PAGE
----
Archive | September 2012

Chapters 3& 4 Mammies, Matriachs, and other Controlling Images

I found chapters three and four in Patricia Hill
Collins, Black Feminist Thought very interesting
especially chapter four because it put how society viewed black women in post-World
War II to today’s modern era. Collins argued and I quote, “Controlling images are
designed to make racism, sexism, poverty and other forms of social injustice appear
to be normal, and inevitable parts of everyday life” (77). I found this to be
true as Collin’s painted the history of how society viewed the black women, not
only then but even now. Collins spoke about five controlling images of the
black woman which were the Mammy, the Matriarch, the welfare mother or welfare
queen, the black lady, and finally the jezebel/hoochie. Collins indicated that portraying
African- American women as these stereotypes only help justify black women’s intersecting
oppression of race, class, gender and sexuality. For example the first controlling
image applied to black women was the mammy who was a faithful and obedient
servant whose image represents the status quo used to evaluate all black women
behavior or at least how whites would like black women to be. “The mammy image
is central to intersecting oppressions of race, gender, sexuality, and class. Regarding
racial oppression, controlling images like the mammy aim to influence Black
maternal behavior (Collins 80).”   (madamenoire.com).  I agree with Collins when she says in contemporary times the work performed by poor black women resembles duties long associated
with domestic service or duties like a mammy. Black women today still perform
similar task today as they did many years ago now just under a different setting
like in home care or a nanny. My next Controlling image I would like to speak
about that really struck a chord with me is the jezebel or the hoochie mama. I
feel out of all the controlling images that are out in the world “she” is the
most out there because she is mainstream in a lane all of her own on display
for the world to see. Collins states that the jezebel efforts to control the
black woman’s sexuality lie at the heart of the black women’s oppressions,
historical jezebels and contemporary hoochies represent a deviant Black female
sexuality. In today’s era there are thousands of jezebels in the media and I think
that the world view black women as a sex symbol. For example Nicki Minaj and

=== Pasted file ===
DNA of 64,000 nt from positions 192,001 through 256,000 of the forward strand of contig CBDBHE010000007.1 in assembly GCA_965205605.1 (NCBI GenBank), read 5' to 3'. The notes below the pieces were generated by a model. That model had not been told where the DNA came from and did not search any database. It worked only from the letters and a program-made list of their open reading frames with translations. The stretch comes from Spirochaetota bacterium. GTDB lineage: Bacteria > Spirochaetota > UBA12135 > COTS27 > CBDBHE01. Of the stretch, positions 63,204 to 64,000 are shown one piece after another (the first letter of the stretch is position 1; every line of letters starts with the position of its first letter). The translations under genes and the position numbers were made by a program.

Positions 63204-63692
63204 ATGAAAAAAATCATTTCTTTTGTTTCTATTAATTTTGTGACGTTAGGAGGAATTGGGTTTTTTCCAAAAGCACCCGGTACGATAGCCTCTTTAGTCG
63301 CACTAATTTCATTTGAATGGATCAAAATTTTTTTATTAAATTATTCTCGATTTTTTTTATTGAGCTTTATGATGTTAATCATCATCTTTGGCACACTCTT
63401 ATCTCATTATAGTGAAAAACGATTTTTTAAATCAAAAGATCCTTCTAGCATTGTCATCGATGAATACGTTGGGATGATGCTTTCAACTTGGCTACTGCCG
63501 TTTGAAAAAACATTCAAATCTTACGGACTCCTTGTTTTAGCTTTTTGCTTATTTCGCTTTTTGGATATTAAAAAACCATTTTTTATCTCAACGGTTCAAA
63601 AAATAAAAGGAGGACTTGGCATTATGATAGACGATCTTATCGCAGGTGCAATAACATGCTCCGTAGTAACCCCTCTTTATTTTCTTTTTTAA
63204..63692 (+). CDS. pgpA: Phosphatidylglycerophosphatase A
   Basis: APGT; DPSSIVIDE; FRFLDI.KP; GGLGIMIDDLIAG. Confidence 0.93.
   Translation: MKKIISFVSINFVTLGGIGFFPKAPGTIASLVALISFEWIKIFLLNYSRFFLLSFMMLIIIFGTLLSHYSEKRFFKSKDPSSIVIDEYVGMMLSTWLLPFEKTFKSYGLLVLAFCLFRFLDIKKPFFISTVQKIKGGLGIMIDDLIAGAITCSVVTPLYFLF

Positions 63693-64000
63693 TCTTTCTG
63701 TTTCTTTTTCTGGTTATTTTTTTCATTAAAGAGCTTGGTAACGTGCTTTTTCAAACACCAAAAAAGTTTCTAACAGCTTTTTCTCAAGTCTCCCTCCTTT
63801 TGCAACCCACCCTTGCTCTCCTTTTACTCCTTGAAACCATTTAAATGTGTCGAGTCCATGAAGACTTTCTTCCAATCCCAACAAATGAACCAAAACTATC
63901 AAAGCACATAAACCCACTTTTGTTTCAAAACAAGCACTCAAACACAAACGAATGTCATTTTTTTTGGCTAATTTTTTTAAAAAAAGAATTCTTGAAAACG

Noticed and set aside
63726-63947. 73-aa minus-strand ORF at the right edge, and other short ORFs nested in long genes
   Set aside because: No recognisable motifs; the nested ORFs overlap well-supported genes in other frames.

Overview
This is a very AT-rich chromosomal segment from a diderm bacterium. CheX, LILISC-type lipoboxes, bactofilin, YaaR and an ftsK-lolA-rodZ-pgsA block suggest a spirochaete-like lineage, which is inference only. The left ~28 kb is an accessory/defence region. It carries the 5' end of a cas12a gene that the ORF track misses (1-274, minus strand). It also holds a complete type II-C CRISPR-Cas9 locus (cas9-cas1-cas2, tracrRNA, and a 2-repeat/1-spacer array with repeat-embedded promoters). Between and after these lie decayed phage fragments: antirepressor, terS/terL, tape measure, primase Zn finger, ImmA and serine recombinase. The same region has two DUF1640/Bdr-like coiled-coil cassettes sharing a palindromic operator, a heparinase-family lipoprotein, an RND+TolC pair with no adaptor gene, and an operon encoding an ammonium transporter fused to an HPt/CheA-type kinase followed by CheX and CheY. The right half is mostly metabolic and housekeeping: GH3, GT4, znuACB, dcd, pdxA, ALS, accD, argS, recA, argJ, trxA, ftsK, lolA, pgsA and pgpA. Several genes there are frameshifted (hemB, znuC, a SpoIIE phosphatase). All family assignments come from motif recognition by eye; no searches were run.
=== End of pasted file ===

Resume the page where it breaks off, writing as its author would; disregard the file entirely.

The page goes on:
all the video vixens we see on tv. Those controlling images Collins speaks of
are still very much alive today. (filipspagnoli.wordpress.com)

Chapters 1 & 2 The Politics Of Black Femonist Thought & Distinguishing Features of Black Feminist Thought

In Patricia Hill Collin’s Black Feminist Thought, Collins states that Black women collectively have a distinct “standpoint” from which they view the larger society. I think what she means by this is as black women as a whole we all do share the same stigma from the world and how the how the world views “the black woman” which is not in such a positive light. However I do not feel that all black women share the same experiences because we all come from different upbrings and backgrounds that shapes us into our own. My experiences that I have have gone through are much differnet than lets say a black woman who looks black but has a white parent so they can’t really connect to my experience or vice versa. For example I have friends who are black but  but just because we share the same skin color does not mean we both grew up in single parent households like I did .At the same token not all black women may feel like they have been oppressed. Maybe the black woman as a whole but not indivually. Which collions states in her book and I quote, ” Despite the common challenges conffronting African American women as a group, individual Black women neither have identical experiences nor intpret experiences in a similar fashion” (Collins 30). My standpoint is that I hope all black women from all walks from life can come together and uplift each other and not feel like we have to put each other down because thats not a good look from other races to see us divided amongst our own people. I think I relate to Black feminism because whether I am aware of it or not I still have to fight in a world that is founded on white supremacy and male superiorty.